The Republican-led House of Representatives passed Tax Cuts 2.0, (H.R. 6760/H.R. 6757) in late September. If the Democrats win back the House of Representatives, there is a strong possibility that the Senate would try to find a way to ram Tax Cuts 2.0 through their chamber. Even if they can’t get the whole bill through, there is a possibility that they would try to attach parts of it to other bills that are moving through the senate.
Tax Cuts 2.0 is a multi-trillion-dollar tax plan that is an irresponsible giveaway to the wealthy and corporations— paid for on the backs of working families — and jeopardizes the ability of states and local communities to adequately fund public schools.
It will balloon the deficit and will cost $2.8 trillion over 10 years, setting the stage for deeper cuts to Medicare, Medicaid, Social Security, and education. Like last year’s tax cuts, the new cuts will not increase wages, create good-paying jobs, or reduce inequality — creating an even deeper divide in favor of the wealthy and corporations.
Even before Tax Cuts 2.0, Trump Administration economic advisors are already saying that spending needs to be cut. We have seen this before, shortly after the enactment of the first tax cuts there were proposals to shrink the deficit by cutting trillions from Medicare, Medicaid, the Affordable Care Act, and SNAP.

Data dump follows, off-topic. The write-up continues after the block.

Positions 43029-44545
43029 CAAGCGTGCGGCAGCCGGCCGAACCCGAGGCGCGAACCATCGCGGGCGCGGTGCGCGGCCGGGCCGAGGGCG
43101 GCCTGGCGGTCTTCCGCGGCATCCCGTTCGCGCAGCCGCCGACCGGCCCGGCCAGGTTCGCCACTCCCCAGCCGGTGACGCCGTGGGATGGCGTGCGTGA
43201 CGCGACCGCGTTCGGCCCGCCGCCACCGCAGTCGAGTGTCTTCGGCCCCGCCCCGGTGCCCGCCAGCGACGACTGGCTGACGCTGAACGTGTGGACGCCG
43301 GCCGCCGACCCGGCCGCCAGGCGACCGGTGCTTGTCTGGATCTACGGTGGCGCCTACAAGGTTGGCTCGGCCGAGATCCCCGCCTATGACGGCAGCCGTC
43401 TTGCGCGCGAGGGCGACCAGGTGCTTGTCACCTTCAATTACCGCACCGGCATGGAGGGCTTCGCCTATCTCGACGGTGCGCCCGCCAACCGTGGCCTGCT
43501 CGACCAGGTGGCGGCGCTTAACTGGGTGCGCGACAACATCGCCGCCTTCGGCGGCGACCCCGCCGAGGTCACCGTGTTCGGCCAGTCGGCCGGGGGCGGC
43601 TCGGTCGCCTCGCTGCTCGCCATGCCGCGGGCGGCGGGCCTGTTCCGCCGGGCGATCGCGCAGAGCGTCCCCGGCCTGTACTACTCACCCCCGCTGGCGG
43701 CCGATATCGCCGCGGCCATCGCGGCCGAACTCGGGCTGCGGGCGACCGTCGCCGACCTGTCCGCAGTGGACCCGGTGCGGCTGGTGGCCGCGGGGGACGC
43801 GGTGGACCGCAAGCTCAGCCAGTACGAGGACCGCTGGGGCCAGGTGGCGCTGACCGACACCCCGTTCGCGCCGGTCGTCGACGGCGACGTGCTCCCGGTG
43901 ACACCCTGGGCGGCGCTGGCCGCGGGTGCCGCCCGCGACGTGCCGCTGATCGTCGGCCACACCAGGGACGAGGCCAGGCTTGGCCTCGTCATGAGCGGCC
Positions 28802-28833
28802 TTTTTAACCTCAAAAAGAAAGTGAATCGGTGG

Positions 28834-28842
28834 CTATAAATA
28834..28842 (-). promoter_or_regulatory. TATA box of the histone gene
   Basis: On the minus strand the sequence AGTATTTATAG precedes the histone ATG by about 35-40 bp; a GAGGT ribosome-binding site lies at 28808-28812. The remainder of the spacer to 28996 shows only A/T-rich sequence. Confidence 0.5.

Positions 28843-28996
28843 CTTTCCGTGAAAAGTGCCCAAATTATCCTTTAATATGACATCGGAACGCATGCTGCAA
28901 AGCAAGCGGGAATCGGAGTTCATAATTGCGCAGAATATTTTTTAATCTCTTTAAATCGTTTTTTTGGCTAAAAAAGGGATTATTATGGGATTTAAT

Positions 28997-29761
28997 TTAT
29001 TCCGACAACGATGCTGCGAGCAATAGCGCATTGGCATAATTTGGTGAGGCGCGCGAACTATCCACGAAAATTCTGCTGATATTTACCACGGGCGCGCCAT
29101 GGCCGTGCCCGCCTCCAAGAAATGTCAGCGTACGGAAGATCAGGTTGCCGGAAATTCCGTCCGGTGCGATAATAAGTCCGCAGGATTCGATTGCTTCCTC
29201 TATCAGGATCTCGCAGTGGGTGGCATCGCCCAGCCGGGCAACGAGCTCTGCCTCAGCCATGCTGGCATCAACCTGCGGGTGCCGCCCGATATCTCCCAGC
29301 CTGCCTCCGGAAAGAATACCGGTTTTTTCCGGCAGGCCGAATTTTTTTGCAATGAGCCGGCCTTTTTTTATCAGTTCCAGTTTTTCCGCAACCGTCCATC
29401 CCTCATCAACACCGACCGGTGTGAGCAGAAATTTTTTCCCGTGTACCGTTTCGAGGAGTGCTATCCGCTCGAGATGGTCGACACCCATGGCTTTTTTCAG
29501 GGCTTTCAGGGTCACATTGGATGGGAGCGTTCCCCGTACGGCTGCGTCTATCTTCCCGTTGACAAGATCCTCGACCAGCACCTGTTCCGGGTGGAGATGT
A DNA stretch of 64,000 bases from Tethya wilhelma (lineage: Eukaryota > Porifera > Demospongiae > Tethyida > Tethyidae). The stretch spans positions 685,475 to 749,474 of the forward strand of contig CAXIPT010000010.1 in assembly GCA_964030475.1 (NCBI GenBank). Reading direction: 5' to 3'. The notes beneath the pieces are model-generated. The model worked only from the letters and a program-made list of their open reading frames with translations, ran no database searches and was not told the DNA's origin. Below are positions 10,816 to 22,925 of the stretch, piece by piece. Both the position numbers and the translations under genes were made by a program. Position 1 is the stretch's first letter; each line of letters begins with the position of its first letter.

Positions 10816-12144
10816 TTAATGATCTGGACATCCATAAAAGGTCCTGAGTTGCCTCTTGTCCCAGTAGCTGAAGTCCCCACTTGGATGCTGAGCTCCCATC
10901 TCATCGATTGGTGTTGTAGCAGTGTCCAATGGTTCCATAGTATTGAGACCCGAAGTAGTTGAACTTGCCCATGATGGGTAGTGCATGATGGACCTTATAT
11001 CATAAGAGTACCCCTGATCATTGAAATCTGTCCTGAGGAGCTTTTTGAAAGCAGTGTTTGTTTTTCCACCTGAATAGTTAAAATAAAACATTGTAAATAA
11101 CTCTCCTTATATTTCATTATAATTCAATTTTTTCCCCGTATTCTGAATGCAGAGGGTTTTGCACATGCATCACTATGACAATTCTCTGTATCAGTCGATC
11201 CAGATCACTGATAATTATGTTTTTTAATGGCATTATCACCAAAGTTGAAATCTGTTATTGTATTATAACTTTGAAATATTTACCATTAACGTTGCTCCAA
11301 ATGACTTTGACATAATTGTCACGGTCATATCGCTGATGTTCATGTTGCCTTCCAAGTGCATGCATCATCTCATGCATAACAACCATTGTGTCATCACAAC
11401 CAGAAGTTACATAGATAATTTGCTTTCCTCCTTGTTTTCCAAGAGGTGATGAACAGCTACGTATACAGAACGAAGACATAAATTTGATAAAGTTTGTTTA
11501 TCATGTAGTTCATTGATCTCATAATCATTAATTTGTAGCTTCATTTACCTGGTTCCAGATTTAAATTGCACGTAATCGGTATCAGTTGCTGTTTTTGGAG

Working families will not see financial benefits from this tax plan, just as they did not see benefits from last year’s tax cuts; 96 percent of workers did not receive an increase in wages or a bonus. Meanwhile, the nation’s six biggest Wall Street banks are going to save an estimated $12 billion in taxes in 2018.
The bill would also make permanent the $10,000 cap on the state and local tax (SALT) deduction for individuals and families, but not businesses. Continuing to cap the SALT deduction could have a negative, ripple effect on the ability of states and local communities to adequately fund education and other essential public services. In turn, that could translate into cuts to public schools, lost jobs, and overcrowded classrooms that deprive students of one-on-one attention.
This bill would further expand the 529 savings program to cover homeschool expenses. As with the expansion of 529s to cover private K-12 education in last year’s tax bill, expanding this savings vehicle to include homeschools simply rewards those who are already making the decision to homeschool and would further reduce available funds for public education.